Political factors continue to substantially influence the world markets of agricultural products. A trade confrontation between China and Canada in the canola market is intensifying now.
So, China continues restricting the access of Canadian companies to supplying canola seed to the country. The Chinese government has already decided to revoke the export registration of a second company. Earlier this month, it applied the same measure to Richardson International. In addition, China’s regulatory authorities have started inspecting all Canadian rapeseed cargoes arriving in the country for their compliance with quality standards.
China’s refusal to import Canadian canola provokes a sharp decrease in the commodity’s export price in Canada. It has lost 3% over the week, being already down 17% year-on-year.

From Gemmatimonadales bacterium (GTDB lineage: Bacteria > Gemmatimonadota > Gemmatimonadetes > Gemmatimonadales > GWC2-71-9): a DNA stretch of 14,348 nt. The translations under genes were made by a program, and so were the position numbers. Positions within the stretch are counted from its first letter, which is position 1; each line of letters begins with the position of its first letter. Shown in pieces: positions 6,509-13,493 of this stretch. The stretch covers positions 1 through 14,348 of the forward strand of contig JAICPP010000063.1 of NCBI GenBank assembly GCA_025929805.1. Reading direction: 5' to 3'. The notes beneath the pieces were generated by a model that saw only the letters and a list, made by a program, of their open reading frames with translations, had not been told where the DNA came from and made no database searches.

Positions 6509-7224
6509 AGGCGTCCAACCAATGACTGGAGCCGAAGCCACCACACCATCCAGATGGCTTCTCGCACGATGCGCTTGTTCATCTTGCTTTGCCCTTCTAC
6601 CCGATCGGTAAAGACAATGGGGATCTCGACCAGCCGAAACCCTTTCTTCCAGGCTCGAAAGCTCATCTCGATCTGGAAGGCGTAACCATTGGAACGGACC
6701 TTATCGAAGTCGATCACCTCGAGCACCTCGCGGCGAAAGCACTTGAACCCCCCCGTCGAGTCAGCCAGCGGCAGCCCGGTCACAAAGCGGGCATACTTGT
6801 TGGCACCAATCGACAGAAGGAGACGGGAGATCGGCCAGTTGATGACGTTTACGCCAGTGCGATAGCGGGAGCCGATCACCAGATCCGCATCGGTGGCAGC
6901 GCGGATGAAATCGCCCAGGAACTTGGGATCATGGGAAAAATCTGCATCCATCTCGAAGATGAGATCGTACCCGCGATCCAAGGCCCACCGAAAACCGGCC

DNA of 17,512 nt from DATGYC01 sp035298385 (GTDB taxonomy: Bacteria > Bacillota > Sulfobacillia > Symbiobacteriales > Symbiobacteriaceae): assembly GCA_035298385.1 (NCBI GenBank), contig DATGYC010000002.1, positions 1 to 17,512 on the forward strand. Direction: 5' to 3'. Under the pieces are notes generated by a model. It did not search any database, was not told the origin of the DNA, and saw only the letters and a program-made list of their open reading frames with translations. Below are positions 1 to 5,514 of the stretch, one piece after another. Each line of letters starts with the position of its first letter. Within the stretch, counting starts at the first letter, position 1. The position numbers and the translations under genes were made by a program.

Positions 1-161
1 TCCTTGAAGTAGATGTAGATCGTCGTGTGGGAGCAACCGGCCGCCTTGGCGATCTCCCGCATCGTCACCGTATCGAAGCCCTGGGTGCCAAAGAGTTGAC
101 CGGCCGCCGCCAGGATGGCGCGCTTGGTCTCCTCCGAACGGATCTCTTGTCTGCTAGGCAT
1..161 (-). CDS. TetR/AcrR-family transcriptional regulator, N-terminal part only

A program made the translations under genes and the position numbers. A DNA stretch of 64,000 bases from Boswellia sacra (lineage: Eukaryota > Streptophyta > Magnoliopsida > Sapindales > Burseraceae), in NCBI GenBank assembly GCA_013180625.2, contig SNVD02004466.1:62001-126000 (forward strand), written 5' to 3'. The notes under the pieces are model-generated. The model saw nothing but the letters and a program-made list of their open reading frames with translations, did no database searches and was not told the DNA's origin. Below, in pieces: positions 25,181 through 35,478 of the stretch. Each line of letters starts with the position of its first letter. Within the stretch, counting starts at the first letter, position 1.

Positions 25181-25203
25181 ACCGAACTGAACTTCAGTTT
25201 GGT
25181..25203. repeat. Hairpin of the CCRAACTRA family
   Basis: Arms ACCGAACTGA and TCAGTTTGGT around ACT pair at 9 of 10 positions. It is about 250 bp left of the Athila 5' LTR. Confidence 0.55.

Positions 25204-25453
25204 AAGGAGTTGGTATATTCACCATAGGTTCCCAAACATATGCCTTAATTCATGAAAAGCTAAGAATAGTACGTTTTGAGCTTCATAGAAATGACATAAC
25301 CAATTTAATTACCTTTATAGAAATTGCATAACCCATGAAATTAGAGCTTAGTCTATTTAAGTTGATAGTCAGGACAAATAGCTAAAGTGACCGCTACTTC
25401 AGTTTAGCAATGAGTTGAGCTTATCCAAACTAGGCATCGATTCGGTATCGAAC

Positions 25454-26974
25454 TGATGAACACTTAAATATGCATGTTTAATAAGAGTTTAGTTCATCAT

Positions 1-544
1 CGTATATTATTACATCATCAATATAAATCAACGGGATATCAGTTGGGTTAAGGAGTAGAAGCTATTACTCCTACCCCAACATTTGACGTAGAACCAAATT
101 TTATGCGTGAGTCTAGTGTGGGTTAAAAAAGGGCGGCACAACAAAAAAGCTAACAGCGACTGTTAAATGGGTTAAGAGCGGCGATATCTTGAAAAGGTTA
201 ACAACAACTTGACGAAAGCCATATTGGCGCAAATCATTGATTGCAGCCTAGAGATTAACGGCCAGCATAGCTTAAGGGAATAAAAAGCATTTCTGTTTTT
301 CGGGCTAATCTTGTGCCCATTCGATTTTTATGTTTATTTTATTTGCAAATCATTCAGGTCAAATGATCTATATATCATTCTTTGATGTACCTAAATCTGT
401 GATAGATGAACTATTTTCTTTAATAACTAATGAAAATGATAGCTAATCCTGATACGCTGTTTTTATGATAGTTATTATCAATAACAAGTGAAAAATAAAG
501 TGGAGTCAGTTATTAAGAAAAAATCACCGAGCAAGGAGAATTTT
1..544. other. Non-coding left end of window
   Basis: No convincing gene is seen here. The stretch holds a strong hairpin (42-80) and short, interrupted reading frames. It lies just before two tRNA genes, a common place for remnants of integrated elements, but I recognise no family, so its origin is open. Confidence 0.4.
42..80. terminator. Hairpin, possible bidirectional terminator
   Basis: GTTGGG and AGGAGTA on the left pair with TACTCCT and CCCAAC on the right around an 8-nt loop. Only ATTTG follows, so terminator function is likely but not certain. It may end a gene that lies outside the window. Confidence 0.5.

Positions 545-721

Being the world’s top exporter of canola, Canada sells the lion’s share of its product to China. In the 2017/18 season, the Chinese share in Canadian canola exports equaled 40%.
In view of a downward price movement and uncertainty about further canola supplies to China, Canadian farmers may plant a smaller area to this crop in the 2019/20 season.
Unless the conflict is resolved shortly, that is becoming quite unlikely, this situation might cause redistribution of the rapeseed trade flows in the 2019/20 season. The Black Sea region may become an alternative to Canada as a source of this commodity, reports UkAgroConsult.
The total crop of sunflower seed amounted to 14.165 MMT, up 15.8% from last year.